Christian law group case may be sent back
“Instead of saying Christians can’t meet on campus because of your Christian viewpoint, it selects a particular belief that is contrary to Christians with regards to sexuality and says, ‘We’re going to require that belief to be shared by everybody, and that’s whether you’re atheist, Christian or non-Christian.‘”
04/27/2010 United States (BP)-It will come as no great shock to religious liberty defender Mathew Staver if the U.S. Supreme Court returns a case about the free speech and association rights of Christian law students to a lower court.
After sitting in on oral arguments in Christian Legal Society v. Martinez , the chairman of Liberty Counsel expressed surprise about one thing — “the court’s concern over what the policy [in question] actually is.”
CLS chapters welcome all students to their meetings but permit only those who agree to the organization’s statement of faith to be officers or voting members. The CLS statement calls for abstinence from “unrepentant participation in or advocacy of a sexually immoral lifestyle.”
“If Hastings is correct, a student who does not even believe in the Bible is entitled to demand to lead a Christian Bible study, and if CLS does not promise to allow this, the college will bar them from its forum for speech,” Michael McConnell told the justices on behalf of CLS.
McConnell, a law professor at Stanford University , is considered an expert on the religion clauses of the First Amendment. He served for nearly seven years as a judge nominated by President George W. Bush to the 10th Circuit Court of Appeals before going to Stanford in 2009.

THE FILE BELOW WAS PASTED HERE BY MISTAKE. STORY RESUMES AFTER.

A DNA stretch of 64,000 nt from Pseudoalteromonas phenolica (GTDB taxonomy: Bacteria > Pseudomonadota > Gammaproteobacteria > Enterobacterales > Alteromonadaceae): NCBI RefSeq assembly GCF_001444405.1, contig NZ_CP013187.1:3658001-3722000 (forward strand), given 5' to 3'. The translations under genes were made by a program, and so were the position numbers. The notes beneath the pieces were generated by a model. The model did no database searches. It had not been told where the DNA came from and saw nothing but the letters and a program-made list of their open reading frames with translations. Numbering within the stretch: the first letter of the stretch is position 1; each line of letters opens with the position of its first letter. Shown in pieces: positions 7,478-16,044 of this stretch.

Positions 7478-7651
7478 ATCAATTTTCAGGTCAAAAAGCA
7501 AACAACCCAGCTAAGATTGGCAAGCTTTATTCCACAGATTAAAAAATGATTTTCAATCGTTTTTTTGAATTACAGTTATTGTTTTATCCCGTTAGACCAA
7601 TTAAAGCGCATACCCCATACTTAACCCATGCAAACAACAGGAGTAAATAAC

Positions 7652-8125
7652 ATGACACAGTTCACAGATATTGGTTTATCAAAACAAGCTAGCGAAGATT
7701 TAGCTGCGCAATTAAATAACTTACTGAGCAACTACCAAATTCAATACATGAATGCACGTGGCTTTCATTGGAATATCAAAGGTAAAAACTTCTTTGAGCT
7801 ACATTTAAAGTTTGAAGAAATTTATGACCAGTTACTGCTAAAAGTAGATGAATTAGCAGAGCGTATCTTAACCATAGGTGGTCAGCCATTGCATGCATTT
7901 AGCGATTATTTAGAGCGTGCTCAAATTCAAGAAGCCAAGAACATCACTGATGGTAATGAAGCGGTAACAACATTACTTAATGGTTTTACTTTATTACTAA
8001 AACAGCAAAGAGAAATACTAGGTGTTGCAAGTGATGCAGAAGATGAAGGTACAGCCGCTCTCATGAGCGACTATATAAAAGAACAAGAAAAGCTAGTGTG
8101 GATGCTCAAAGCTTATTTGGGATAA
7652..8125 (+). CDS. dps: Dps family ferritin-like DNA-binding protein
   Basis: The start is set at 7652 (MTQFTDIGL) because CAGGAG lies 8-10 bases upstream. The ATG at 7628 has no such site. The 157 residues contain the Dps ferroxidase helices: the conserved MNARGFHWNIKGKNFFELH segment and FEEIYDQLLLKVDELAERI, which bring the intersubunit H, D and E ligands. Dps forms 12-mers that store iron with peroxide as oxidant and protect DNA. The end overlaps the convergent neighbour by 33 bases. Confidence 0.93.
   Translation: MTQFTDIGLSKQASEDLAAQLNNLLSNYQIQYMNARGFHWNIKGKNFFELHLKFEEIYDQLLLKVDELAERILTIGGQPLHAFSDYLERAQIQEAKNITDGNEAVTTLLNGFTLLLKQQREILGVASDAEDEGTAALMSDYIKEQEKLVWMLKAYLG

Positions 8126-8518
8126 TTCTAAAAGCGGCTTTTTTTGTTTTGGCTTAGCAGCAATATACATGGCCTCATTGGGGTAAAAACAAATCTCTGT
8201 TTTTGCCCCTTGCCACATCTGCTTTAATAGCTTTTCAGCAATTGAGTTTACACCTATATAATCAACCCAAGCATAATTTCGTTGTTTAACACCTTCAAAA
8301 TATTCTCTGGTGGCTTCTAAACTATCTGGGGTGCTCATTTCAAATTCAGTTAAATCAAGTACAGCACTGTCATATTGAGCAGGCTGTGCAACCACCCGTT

The case appears to share similarities with a series of decisions during the last three decades in which the Supreme Court has ruled that government must give equal access to religious groups when it provides a forum for non-religious organizations.
“It’s no different in reality from an equal access [standpoint] than Widmar, Rosenberger, Lamb’s Chapel and the Good News Club case,” Staver said. “This, however, does the same thing that some of those governments were trying to do — exclude religious viewpoints — but it does it in a more subtle way. Instead of saying Christians can’t meet on campus because of your Christian viewpoint, it selects a particular belief that is contrary to Christians with regards to sexuality and says, ‘We’re going to require that belief to be shared by everybody, and that’s whether you’re atheist, Christian or non-Christian.'”